David B. Finkel, a retired judge, former Santa Monica City Council member, recent trustee of Santa Monica College and perennial activist, has died. He was 83.
Finkel died Saturday at his Santa Monica home of renal failure after a prolonged illness, his daughter Amy Shimshon-Santo said.
A civil liberties lawyer, Finkel was partial to progressive causes for decades. In the 1970s, he successfully fought for reinstatement of a Los Angeles Valley College English teacher who was fired for having her students read a poem that college officials later deemed pornographic. During the Vietnam War, Finkel represented conscientious objectors. Later, participating in a nuclear weapons protest at the Nevada Test Site, he was arrested.
As a municipal judge in Santa Monica, he decorated his courtroom with a 4-by-15-foot scroll by one of his wife Bruria's art students. It contained the opening lines of the Declaration of Independence — in blocky, graffiti-style lettering.
"The act was pure Santa Monica to anyone familiar with the feisty, activist beach town that places public art on a par with community involvement," the Los Angeles Daily Journal said in a 1991 profile. "It also said something about Finkel, who began his career in the 1960s, helping blacks in Mississippi register to vote."
Later in his judicial career, Finkel walked a courthouse picket line in sympathy with striking clerks. That upset other judges and court officials, who eventually transferred him to a less-prominent position, Shimshon-Santo said.
"He had no regrets about it," she said. "He always had a sense of what the right thing to do was, and he just did it."
Finkel sat on Santa Monica's powerful Rent Control Board and served a term on the City Council. He ran for municipal judge in 1990, and was elevated to the Superior Court bench in 2000. He retired in 2002.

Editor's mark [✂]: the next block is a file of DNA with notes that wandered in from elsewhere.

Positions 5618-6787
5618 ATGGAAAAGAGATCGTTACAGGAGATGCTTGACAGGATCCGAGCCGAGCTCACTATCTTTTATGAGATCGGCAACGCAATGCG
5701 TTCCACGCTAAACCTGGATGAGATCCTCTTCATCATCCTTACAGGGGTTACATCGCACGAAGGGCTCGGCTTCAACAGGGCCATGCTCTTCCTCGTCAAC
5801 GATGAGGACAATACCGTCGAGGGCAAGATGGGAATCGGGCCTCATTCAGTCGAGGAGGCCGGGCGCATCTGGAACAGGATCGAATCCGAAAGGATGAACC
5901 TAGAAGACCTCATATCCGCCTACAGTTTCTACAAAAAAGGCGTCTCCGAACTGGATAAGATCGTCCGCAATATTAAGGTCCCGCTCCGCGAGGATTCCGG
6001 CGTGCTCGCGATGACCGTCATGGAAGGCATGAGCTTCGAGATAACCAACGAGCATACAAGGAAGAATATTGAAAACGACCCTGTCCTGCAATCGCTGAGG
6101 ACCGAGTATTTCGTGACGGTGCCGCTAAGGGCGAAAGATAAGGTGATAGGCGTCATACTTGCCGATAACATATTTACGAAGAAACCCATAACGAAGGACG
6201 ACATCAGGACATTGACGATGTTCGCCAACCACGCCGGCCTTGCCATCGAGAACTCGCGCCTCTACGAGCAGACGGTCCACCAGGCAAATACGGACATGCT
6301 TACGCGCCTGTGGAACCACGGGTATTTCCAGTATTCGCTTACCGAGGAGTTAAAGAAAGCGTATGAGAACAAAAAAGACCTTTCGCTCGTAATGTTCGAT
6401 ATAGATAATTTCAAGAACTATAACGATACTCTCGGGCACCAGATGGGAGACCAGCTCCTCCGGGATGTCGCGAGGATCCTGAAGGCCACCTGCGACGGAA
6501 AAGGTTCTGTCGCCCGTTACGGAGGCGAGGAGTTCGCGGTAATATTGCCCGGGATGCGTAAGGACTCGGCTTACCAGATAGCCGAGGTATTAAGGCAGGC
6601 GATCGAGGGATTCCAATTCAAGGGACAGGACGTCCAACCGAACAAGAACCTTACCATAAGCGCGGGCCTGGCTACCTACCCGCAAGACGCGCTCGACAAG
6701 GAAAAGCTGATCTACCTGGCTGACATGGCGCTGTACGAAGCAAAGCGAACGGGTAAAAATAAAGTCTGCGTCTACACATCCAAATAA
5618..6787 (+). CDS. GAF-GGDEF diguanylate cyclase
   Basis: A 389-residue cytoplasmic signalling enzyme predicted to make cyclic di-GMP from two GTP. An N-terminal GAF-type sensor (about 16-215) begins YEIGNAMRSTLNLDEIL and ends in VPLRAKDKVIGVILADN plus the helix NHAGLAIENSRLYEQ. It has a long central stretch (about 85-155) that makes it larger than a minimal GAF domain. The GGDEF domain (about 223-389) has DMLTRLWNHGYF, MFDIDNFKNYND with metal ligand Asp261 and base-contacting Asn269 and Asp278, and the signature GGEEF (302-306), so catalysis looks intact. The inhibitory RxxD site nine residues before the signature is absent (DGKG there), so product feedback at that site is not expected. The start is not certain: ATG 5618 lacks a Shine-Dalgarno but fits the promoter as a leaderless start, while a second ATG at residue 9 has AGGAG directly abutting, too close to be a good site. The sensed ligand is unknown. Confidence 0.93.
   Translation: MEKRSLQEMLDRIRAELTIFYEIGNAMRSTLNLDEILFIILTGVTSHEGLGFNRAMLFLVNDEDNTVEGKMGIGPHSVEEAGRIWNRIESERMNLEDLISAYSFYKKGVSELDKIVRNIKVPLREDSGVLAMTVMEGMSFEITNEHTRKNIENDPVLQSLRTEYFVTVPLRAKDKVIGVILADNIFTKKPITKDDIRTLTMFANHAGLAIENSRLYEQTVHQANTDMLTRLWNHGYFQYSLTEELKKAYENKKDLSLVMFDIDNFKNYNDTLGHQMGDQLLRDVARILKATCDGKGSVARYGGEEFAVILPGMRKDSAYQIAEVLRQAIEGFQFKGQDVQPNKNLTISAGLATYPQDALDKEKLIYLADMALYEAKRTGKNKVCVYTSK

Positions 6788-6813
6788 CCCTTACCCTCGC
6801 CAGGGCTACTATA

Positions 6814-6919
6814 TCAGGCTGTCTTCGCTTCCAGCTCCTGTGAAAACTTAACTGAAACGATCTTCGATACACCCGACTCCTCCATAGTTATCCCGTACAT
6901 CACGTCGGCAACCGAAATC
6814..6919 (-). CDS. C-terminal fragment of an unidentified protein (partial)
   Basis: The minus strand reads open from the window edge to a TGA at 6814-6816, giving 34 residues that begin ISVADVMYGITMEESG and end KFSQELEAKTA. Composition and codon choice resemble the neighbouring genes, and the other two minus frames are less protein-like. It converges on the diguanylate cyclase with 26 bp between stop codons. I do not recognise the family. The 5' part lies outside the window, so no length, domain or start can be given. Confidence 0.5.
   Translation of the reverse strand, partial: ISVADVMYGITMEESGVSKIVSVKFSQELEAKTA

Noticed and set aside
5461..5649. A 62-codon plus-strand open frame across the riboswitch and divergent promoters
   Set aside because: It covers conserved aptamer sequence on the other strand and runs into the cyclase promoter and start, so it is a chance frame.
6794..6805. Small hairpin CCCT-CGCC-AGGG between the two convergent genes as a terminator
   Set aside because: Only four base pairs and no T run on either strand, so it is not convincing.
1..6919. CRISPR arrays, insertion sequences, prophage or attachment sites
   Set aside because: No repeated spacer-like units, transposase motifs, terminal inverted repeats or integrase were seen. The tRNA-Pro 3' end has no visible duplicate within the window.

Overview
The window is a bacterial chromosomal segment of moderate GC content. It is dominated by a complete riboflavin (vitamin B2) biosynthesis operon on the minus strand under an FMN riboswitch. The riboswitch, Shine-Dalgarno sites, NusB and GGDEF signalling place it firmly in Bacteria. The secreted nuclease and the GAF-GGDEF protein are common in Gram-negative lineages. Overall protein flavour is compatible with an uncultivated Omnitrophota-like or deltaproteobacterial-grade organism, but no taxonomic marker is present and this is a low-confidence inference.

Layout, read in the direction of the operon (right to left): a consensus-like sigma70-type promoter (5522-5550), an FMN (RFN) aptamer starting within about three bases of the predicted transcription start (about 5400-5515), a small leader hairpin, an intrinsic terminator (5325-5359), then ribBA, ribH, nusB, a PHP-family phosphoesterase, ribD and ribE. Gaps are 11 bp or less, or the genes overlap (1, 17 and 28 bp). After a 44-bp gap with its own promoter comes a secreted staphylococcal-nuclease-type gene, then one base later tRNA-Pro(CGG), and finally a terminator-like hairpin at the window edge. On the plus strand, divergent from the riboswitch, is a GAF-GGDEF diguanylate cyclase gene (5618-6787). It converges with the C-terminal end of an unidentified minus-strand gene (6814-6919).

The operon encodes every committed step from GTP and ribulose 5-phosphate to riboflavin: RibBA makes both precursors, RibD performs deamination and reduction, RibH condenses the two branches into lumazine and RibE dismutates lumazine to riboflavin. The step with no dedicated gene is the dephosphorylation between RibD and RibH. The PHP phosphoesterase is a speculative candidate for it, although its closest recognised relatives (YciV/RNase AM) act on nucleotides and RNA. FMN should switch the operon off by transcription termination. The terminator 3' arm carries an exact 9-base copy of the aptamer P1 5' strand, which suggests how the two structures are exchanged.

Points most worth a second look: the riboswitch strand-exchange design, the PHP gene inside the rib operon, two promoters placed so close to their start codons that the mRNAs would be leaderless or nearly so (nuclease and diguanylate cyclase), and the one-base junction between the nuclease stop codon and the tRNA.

The son of Russian Jewish immigrants, David Bruce Finkel was born in Newark, N.J., on Feb. 2, 1932. His father, Sidney, was a storefront lawyer. His mother, Reva Mucha, a pianist and non-practicing attorney, moved to Los Angeles in 1948, where she worked for a group called the American-Russian Institute. Ten years later, she was grilled by the House Un-American Activities Committee as members tried to ferret out Communist influence in Southern California.
At 15, Finkel was admitted to the University of Chicago. Graduating in 1951, he served in the U.S. Army before receiving his law degree from USC in 1959.
In 1969, he represented Deena Metzger, a writer who taught English at Valley College and was fired for using her original poem, "Jehovah's Child," in a class that delved into censorship and pornography. To preserve decorum during courtroom discussions, a judge in the case substituted numbers for some of the poem's words.
The case made national headlines.
"Maintaining its proud record, Los Angeles has a new Zola case," wrote Morrie Ryskind, a Pulitzer Prize-winning playwright, "and, as usual, a group of native Zolas has sprung to the defense of the embattled victim."
Chief among them was Finkel, who won back Metzger's job despite the Los Angeles Community College board's charge that she had engaged in "immoral conduct."
Finkel also represented the FM radio station KPFK, which in 1974 received a taped diatribe about police and government from the radical Symbionese Liberation Army and "Tania," the name adopted by Patty Hearst after she was kidnapped by the group.
Finkel advised the station to resist the FBI's request to examine the original recording, and the station manager, Will Lewis, went to jail for two weeks. Finkel's reasoning was that the station, as a news agency, should not provide potential evidence to the government and become an unwitting arm of law enforcement.
In his later years, Finkel taught government courses at Santa Monica College. He was elected to the college's board in 2006 and served until 2014, when he announced he would step down because of illness.
His survivors include his wife of 51 years, artist Bruria Finkel; brother George Finkel; daughters Melva Colter, Wendie Colter and Amy Shimshon-Santo; son Adam Finkel; and four grandchildren.